• Carlson's lawsuit has already made a huge impact at Fox: It set off a cascade of sexual assault allegations against network head Roger Ailes, leading to Ailes's ouster last month. (Gabriel Sherman has the inside story.) [NY Mag / Gabriel Sherman]
  • The Ailes fallout is continuing. Greta Van Susteren announced today that she'd left the network, reportedly because it had refused to renegotiate her contract after Ailes's departure. [CNN Money / Brian Stetler and Dylan Byers]
  • But Ailes himself doesn't appear to be in too much trouble. Even though Carlson sued Ailes personally in addition to Fox News, 21st Century Fox is reportedly paying the entire settlement. [NYT / John Koblin and Michael M. Grynbaum]
  • And Ailes appears to have a new gig (or at least some way to occupy his time): consulting for Republican presidential nominee Donald Trump. [Huffington Post / Jason Linkins]
  • Maybe Ailes will be able to help Trump launch what's widely expected to be his next move after losing the presidency: Trump TV. [Washington Examiner / Myra Adams]

Miscellaneous

  • America's professional softball players are some of the best athletes in the world. Why is no one paying attention? [Fusion / Kelsey McKinney]
  • Why doesn't Keeping Up With the Kardashians show the family's nannies, who make their lives possible? [NY Mag / Laura June]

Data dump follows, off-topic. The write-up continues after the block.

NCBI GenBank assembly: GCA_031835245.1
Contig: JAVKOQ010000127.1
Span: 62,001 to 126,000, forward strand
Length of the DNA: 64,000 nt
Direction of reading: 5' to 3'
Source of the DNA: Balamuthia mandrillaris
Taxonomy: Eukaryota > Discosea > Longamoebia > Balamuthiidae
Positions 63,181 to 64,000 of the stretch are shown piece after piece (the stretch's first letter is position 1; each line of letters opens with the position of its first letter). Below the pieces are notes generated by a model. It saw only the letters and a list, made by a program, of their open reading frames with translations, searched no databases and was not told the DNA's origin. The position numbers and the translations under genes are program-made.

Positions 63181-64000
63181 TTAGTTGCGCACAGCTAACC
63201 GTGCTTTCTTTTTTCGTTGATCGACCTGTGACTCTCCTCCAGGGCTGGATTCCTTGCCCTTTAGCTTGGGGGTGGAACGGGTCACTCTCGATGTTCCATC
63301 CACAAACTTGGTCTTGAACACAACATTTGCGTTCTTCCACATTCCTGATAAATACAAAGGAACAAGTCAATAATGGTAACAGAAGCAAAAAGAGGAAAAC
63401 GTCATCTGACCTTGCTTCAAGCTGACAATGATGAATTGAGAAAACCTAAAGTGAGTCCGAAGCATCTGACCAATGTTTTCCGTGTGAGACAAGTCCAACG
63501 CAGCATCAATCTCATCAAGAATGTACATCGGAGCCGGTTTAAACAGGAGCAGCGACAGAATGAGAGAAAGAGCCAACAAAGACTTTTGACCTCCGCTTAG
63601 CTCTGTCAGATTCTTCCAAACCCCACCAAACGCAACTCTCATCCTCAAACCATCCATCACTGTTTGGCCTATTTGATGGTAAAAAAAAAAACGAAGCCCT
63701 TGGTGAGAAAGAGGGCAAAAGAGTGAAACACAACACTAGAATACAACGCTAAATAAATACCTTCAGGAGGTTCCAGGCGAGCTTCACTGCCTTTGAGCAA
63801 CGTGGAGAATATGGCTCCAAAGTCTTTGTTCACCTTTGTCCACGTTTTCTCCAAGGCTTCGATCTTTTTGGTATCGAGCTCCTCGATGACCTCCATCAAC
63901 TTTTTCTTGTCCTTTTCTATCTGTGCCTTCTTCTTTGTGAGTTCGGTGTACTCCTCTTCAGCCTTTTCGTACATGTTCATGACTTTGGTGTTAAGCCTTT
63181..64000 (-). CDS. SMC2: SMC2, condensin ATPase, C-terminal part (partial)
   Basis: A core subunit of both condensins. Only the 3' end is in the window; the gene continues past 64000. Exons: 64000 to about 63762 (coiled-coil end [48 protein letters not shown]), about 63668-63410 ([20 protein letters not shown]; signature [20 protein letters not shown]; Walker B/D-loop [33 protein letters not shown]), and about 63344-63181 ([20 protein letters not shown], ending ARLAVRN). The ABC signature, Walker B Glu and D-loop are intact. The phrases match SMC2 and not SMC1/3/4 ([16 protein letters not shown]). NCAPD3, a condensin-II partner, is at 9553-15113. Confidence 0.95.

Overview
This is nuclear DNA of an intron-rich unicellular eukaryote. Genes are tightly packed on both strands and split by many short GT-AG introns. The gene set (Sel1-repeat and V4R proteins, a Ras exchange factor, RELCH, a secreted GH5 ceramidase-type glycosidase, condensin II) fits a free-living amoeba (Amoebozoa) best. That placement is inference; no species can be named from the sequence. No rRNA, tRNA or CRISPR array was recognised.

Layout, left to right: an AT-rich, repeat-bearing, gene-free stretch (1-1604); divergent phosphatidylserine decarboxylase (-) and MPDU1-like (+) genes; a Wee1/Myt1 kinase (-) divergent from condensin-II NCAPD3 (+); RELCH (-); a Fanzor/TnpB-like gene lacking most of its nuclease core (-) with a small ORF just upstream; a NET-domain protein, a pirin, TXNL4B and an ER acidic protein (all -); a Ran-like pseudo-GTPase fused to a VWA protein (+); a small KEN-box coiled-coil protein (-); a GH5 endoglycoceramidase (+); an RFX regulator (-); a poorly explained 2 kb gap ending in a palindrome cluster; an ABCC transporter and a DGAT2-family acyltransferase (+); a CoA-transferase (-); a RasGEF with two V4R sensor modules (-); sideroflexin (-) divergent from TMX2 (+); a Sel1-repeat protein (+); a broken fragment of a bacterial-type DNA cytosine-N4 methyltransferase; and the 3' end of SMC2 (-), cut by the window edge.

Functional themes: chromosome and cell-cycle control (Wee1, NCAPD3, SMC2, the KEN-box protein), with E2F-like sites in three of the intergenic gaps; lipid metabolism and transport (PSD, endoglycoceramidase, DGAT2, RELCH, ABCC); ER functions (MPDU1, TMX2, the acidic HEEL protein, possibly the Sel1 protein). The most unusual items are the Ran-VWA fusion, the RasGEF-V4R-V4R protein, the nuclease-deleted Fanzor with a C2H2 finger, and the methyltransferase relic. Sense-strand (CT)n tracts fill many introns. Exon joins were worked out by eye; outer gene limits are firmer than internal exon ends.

• Exam questions for a class on world history in the 2010s. [FT / Gideon Rachman]
  • Republican state Senate candidates in Iowa recently unveiled a set of TV ads … in which each of them had the exact same kids cast as their children. [Iowa Inside Line / Pat Rynard]
  • When Virginia Gov. Terry McAuliffe has a reporter profiling him, he tries to set up that reporter with his security detail. [Washingtonian / Andy Kroll]

Verbatim

  • "You never make her wait. She is his mother. Now you explode the world. Yes, you have to. You say something like: 'Mrs. Booker. I have terrible, terrible news. Ernest died today.'" [NYT / Naomi Rosenberg]
  • "Most students and adults write far more in a given day than they did just 10 or 20 years ago, choosing to write to one another over social media or text message instead of talking on the phone or visiting. The more one writes, the better a writer one becomes. … There is evidence that college students are writing more rhetorically complex essays, and at double the length, than they did a generation ago." [NYT / Anne Trubek]
  • "The leaders of Theranos stood before their employees and surveyed the room. Then a chant erupted. 'Fuck you ...,' employees began yelling in unison, 'Carreyrou.' [the reporter who exposed Theranos] It began to grow louder still. 'Fuck you, Carreyrou!' Soon men and women in lab coats, and programmers in T-shirts and jeans, joined in. They were chanting with fervor: 'Fuck you, Carreyrou!,' they cried out. 'Fuck you, Carreyrou! Fuck. You. Carrey-rou!'” [Vanity Fair / Nick Bilton]
  • "Perhaps such formality was to be expected, given that both [Michael Fassbender and Alicia Vikander] have done their finest work as robots." [New Yorker / Anthony Lane]
  • "They told her they had found a malignancy. Cancer. 'Gilda cried,' Wilder recalled, 'but then she turned to me and said, "Thank God, finally someone believes me!"’" [Medium / Abby Norman]

Watch this: Proof of evolution that you can find on your body

You have your mom's smile, your dad's eyes, and the ear muscles of a Triassic mammal. [YouTube / Joss Fong and Sarah Turbin]